Business and City Summary

Click to follow
The Independent Online
Walker trial nearing end The trial of George Walker, the former Brent Walker chief executive, could end this week after a four-month hearing thought to have cost well over pounds 1m. Judge Geoffrey Rivlin, QC, is expected to complete his summing-up by lunchtime today.

Mr Walker and Brent Walker's finance director, Wilfred Aquilina, are accused of conspiracy to falsify accounts through fraudulently inflating profits by pounds 19.3m.

Mr Walker denies three charges of theft totalling pounds 17m and two charges of false accounting. Mr Acquilina denies one charge of theft of pounds 4.5m and three charges of false accounting.

Rate rise opposed Almost six out of 10 company managing directors thought the Chancellor was wrong to raise interest rates, according to a survey published today by Dun & Bradstreet, the business information service. Business confidence is at its highest level since pre-recessionary days of 1988, but was based more on expectations for increased exports than on an increase in consumer confidence, which has weakened since the interest rate rise.

Extra time Non-executive directors are spending on average 50 per cent more time on each of their companies than they did three years ago for the same total fees, according to a survey by 3i, the venture capital company, and Top Pay Research Group.

The report shows that in 1991 the average non-executive committed 15 days to each company, whereas that figure has now risen to 22 days. The average fee of pounds 15,000 per directorship has not risen, the survey found. It says the bigger time commitment is partly explained by the increasing use of non-executive directors to chair board subcommittees at larger companies and by their involvement in recruitment and shareholder matters at smaller ones.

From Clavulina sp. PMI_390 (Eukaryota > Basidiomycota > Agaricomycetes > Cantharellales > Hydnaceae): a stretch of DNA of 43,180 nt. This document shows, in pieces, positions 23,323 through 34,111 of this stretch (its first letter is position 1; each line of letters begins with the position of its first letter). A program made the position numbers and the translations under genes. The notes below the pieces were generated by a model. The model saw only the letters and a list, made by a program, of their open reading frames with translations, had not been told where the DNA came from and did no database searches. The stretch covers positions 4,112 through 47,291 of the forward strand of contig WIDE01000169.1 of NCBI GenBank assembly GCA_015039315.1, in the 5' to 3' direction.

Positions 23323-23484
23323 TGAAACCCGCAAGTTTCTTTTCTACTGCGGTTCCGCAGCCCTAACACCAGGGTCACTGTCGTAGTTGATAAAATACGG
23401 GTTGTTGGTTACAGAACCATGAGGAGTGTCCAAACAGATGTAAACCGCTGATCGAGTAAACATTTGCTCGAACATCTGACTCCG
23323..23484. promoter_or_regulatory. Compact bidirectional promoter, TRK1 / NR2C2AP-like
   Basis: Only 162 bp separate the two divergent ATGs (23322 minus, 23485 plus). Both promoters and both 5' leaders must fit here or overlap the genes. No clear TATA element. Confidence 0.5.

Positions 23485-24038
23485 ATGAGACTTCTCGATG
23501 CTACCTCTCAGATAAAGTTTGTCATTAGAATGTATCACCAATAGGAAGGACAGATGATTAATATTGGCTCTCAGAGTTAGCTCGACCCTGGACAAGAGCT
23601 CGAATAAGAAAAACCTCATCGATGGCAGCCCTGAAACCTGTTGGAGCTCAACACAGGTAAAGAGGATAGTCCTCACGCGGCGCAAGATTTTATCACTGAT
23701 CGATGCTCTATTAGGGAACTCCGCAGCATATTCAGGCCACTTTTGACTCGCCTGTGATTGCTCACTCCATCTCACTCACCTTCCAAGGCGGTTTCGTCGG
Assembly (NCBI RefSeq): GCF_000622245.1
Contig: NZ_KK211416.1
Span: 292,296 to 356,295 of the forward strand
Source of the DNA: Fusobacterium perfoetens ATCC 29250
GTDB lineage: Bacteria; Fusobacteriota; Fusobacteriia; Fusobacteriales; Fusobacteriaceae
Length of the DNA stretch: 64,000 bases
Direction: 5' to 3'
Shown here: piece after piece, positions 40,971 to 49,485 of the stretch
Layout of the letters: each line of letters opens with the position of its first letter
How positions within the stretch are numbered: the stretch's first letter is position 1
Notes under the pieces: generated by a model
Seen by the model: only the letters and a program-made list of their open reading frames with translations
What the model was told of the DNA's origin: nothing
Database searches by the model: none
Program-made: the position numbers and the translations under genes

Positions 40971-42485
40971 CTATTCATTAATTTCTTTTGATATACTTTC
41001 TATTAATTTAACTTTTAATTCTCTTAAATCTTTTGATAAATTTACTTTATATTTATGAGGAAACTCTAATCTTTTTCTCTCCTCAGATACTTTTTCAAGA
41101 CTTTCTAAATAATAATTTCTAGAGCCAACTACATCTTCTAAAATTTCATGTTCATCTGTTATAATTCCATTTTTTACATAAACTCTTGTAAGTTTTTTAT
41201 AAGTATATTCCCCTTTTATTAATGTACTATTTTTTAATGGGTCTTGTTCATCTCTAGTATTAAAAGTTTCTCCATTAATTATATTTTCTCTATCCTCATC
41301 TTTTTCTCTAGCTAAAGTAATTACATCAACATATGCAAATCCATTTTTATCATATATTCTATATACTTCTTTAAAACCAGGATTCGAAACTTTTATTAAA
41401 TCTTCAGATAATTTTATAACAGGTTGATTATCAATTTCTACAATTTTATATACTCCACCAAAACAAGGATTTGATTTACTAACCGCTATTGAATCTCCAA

Tenders invited British companies are being invited to tender for a slice of a dollars 7.5bn deal for new contracts in China. Excem, the US trading and investment group, has signed agreements for power stations, road building and technology projects.

Virgin cola deal Iceland, the 700-outlet retail chain, has signed a deal with Richard Branson's Virgin to launch Virgin Cola, the airline company's rival to Coca-Cola and Pepsi.

Malcolm Walker, Iceland's chairman, said: 'We are a big player in the soft drinks market, so Iceland is an obvious launch pad for Virgin Cola. At Christmas our percentage increase in sales is well above the grocery multiples, so Richard and ourselves are keen to be in partnership together.'

Smith New Court, the stockbroker, is predicting that Virgin Cola will win 17 per cent of the British market next year.

Oil adviser Lehman Brothers Asia is to advise Vietnam's state oil firm PetroVietnam on raising dollars 100m to build a natural gas pipeline. 'Lehman's role is to negotiate the best possible terms for PetroVietnam before convincing international banks to finance the deal,' the Vietnam Investment Review said.

Chinese clamp China's leaders have clamped down on freewheeling officials, ordering them to hand over their luxury cars and drive modest home-produced models.

'China's high-ranking officials should use government cars made in China,' the official Xinhua news agency said yesterday, quoting from new rules issued by the Communist Party and government.

Comments